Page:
Hearings on two lawsuits aimed at delaying and altering Glen Cove’s giant waterfront project have been postponed to February. Initial hearings on both cases had been slated for Monday. December 21.
In one suit, the Village of Sea Cliff alleges that Glen Cove is violating a 15-year-old intermunicipal agreement by going ahead with the $850-million-plus Garvies Point development. In another, more than three dozen residents of Sea Cliff, Glen Cove and Glen Head accuse the city planning board of breaking state law by not requiring new environmental studies on the project site. Both suits were filed on Nov. 5.
Nassau County Supreme Court Justice Anthony L. Parga is scheduled to hear the village’s case on Feb. 5. Supreme Court Justice Antonio Brandveen was assigned the residents’ case, which also is scheduled for a Feb. 5 hearing.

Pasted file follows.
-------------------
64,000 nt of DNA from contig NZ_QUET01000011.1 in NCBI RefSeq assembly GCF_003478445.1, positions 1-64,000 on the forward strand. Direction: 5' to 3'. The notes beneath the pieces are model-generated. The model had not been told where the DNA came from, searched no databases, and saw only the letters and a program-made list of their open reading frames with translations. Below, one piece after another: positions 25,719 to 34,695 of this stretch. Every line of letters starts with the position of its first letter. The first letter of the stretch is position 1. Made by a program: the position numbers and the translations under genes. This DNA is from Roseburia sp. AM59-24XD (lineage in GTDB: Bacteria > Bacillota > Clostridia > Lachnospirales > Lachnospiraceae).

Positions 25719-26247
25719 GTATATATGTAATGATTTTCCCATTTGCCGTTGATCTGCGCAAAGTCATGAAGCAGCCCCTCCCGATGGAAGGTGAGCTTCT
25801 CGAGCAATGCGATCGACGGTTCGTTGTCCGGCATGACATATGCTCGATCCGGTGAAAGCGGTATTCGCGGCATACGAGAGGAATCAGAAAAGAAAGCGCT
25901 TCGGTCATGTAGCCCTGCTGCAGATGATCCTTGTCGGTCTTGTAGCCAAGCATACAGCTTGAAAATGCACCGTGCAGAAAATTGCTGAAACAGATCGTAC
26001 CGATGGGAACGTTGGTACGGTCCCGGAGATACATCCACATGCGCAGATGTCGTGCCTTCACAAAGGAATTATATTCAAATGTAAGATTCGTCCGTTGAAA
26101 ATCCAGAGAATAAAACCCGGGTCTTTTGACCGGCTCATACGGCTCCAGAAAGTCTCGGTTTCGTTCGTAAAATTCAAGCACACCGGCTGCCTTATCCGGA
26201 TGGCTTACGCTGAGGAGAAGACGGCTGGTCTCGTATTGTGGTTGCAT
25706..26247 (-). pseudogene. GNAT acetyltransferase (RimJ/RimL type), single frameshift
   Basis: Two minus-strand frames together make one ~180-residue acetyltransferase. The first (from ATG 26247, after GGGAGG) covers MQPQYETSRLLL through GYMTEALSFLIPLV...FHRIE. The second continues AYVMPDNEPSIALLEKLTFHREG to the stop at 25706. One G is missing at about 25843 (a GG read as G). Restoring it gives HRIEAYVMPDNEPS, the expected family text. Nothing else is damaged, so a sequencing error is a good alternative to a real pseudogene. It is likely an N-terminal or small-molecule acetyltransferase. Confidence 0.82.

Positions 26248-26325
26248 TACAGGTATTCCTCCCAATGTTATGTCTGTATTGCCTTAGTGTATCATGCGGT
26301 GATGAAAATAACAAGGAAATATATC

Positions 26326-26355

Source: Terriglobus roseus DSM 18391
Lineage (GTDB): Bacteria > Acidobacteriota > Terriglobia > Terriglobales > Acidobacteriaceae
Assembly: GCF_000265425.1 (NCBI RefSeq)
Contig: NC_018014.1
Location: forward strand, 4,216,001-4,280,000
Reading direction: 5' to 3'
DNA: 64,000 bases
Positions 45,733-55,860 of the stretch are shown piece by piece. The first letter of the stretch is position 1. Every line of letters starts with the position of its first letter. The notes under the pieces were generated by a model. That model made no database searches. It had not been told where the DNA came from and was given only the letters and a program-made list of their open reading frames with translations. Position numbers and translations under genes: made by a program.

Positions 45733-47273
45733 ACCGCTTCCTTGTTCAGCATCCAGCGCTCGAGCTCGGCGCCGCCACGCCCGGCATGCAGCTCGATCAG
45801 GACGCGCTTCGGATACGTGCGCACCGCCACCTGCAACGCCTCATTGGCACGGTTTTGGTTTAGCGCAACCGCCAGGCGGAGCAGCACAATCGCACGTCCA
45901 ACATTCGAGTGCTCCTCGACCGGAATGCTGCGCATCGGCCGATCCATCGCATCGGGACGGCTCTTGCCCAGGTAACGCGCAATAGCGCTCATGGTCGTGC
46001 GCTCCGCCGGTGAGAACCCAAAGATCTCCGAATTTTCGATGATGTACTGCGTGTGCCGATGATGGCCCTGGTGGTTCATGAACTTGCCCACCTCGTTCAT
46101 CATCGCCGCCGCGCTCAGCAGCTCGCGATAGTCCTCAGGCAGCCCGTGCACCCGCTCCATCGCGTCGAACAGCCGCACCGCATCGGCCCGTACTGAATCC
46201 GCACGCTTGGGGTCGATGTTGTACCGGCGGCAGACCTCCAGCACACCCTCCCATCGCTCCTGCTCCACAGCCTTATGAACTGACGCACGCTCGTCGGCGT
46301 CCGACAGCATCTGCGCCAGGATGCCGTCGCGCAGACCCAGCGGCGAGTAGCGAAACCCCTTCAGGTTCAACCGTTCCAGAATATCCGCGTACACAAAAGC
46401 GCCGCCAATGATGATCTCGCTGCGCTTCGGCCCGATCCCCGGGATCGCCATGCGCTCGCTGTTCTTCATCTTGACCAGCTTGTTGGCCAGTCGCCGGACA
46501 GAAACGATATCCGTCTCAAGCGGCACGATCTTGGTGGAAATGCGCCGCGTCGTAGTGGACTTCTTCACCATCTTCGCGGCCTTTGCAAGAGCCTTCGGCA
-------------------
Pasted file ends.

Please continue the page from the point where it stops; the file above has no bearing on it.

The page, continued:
The city and the project’s developer, Uniondale-based RXR Realty, are named as defendants.
Garvies Point includes 1,110 condominium and rental units, four parks, three marinas, stores, a restaurant, offices, an amphitheater and other amenities.
The project currently is 1.72 million square feet, more than double the 700,000 that Glen Cove agreed to with Sea Cliff in a 2000 document. Two 11-story towers in the redevelopment would be nearly three times higher than the maximum height in the 2000 agreement.
Michael Zarin, a White Plains attorney advising the city on the project, said last month that the 2000 agreement was not legally binding.
The residents’ suit asks the court to nullify an Oct. 6 special-use permit that the planning board granted for the development and require the board to prepare an exhaustive supplemental environmental impact statement before issuing another permit.
Garden City-based attorney Amy Marion, who represents the residents of Sea Cliff, Glen Head and Glen Cove who are plaintiffs in one of the lawsuits, said contamination on the site, which primarily had been industrial land, is so severe that it creates a cancer risk for future residents and visitors.
Zarin said last month that federal and state agencies have studied the site for decades and would not allow it to be occupied if there were health risks. No new study is needed, he said.
Construction is slated to begin in the spring.